Conjunctivitis in Dogs: Symptoms, Treatment, and More
Conjunctivitis is a fairly common eye condition that involves redness, irritation, or discharge in one or both eyes. It can affect dogs of any breed or age.
While not necessarily a serious condition in and of itself, conjunctivitis could be a symptom of a more serious underlying condition, or it could cause pain or complications such as damage to the eye if left untreated. Below we outline what’s important to know about dog conjunctivitis.
What Is Conjunctivitis in Dogs?
“Conjunctiva” is the term for the thin mucus membranes (moist, pink or pale tissue) that line the eyeballs, inner surfaces of the eyelids, and the third eyelid (located at the inner corner of each eye).
The term “conjunctivitis” refers to inflammation or infection of these tissues, which results in redness, tearing or watering, and other signs of irritation in the eye area. One or both eyes would have an appearance similar to pink eye in humans.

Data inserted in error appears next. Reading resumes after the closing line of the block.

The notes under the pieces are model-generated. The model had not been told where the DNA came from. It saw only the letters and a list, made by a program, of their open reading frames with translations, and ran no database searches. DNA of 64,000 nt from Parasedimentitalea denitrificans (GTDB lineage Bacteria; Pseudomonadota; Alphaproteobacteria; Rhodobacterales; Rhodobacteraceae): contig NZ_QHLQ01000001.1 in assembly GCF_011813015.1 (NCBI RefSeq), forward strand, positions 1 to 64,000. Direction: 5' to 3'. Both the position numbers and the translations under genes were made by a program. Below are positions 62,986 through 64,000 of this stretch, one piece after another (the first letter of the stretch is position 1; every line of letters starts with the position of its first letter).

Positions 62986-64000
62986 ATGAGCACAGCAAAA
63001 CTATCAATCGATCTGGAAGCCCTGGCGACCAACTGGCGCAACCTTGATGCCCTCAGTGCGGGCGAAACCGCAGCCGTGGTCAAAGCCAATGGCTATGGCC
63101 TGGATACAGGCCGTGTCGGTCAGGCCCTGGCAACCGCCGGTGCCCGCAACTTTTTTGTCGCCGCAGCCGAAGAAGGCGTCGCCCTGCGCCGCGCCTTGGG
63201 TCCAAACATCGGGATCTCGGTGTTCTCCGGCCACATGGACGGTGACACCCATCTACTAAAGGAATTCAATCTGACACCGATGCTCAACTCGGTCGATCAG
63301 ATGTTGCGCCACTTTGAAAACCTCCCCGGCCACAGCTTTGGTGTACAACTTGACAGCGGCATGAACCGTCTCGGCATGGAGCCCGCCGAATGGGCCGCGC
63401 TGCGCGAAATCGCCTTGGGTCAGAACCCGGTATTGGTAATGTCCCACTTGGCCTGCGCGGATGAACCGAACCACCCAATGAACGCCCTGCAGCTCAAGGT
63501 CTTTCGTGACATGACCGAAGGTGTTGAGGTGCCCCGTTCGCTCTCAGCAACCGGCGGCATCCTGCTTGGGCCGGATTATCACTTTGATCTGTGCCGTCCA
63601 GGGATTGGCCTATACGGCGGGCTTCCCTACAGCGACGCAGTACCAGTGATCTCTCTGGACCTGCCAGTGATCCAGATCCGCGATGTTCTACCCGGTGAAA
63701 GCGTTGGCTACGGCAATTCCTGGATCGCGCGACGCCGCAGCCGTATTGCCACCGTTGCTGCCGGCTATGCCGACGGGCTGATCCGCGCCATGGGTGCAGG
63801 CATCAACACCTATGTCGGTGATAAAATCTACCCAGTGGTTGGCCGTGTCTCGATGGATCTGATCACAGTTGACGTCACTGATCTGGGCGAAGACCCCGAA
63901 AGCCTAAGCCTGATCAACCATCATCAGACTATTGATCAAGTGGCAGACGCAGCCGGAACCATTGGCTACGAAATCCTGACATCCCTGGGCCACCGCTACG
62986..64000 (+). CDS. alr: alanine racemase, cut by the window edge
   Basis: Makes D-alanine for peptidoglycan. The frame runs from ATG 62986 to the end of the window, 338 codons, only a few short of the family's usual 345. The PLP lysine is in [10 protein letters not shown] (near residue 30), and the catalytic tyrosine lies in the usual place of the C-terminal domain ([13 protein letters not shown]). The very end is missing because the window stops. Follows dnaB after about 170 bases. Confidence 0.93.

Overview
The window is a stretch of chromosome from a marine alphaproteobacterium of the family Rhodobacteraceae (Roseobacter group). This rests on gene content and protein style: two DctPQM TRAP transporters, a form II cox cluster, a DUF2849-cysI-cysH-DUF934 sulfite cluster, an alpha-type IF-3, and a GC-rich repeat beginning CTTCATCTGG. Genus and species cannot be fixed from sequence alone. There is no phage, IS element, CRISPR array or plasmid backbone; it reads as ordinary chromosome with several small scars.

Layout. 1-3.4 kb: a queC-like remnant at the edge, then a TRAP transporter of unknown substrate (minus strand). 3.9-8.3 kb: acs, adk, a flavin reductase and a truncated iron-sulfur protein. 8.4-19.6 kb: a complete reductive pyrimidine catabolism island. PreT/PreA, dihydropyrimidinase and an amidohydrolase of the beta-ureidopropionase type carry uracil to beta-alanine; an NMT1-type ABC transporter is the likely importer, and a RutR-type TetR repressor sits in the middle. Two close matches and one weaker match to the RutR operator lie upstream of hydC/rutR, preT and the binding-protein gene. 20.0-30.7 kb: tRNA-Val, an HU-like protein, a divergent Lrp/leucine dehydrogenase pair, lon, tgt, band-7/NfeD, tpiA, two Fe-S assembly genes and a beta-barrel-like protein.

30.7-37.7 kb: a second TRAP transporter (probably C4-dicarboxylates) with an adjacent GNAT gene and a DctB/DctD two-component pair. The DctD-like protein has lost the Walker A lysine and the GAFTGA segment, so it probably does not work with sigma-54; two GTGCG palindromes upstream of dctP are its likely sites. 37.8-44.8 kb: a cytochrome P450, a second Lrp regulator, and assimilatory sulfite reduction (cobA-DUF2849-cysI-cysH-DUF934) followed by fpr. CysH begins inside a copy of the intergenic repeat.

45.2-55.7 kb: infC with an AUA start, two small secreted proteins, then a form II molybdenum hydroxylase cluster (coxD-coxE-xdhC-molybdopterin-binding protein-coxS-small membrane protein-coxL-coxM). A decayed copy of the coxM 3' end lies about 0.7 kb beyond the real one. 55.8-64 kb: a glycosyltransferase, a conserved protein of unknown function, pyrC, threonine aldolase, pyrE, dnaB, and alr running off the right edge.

Symptoms of Dog Conjunctivitis
Common signs of canine conjunctivitis include:
- Redness or swelling of the eye area.
- Eye discharge that is watery, cloudy, yellow, or green.
- Squinting or excessive blinking.
- Rubbing or pawing at the affected eye(s).
Symptoms can be present in one or both eyes. Depending on what’s causing the conjunctivitis, some dogs may have additional symptoms, such as a runny nose, coughing, sneezing, or signs of illness/not feeling well.
Other, more serious conditions of the eye can present with similar symptoms — so it’s important to seek veterinary care to know for sure.
SEE ALSO: Kittens and FVRCP
What Causes Conjunctivitis in Dogs?